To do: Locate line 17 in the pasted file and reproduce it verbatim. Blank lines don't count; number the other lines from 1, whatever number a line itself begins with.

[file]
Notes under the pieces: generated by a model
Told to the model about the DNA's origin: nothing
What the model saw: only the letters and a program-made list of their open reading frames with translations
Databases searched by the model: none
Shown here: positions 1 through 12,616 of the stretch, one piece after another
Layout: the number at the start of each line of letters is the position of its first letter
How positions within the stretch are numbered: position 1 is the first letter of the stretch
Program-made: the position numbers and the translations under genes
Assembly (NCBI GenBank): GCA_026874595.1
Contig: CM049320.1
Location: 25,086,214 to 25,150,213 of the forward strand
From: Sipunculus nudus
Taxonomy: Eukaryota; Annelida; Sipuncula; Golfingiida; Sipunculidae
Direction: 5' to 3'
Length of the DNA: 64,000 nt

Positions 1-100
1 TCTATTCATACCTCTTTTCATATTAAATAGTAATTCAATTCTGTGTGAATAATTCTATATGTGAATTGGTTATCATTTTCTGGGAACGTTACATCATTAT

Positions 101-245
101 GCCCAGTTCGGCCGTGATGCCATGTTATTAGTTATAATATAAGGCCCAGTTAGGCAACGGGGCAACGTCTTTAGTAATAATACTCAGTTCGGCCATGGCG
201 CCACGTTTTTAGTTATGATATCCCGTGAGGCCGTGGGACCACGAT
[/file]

1 TCTATTCATACCTCTTTTCATATTAAATAGTAATTCAATTCTGTGTGAATAATTCTATATGTGAATTGGTTATCATTTTCTGGGAACGTTACATCATTAT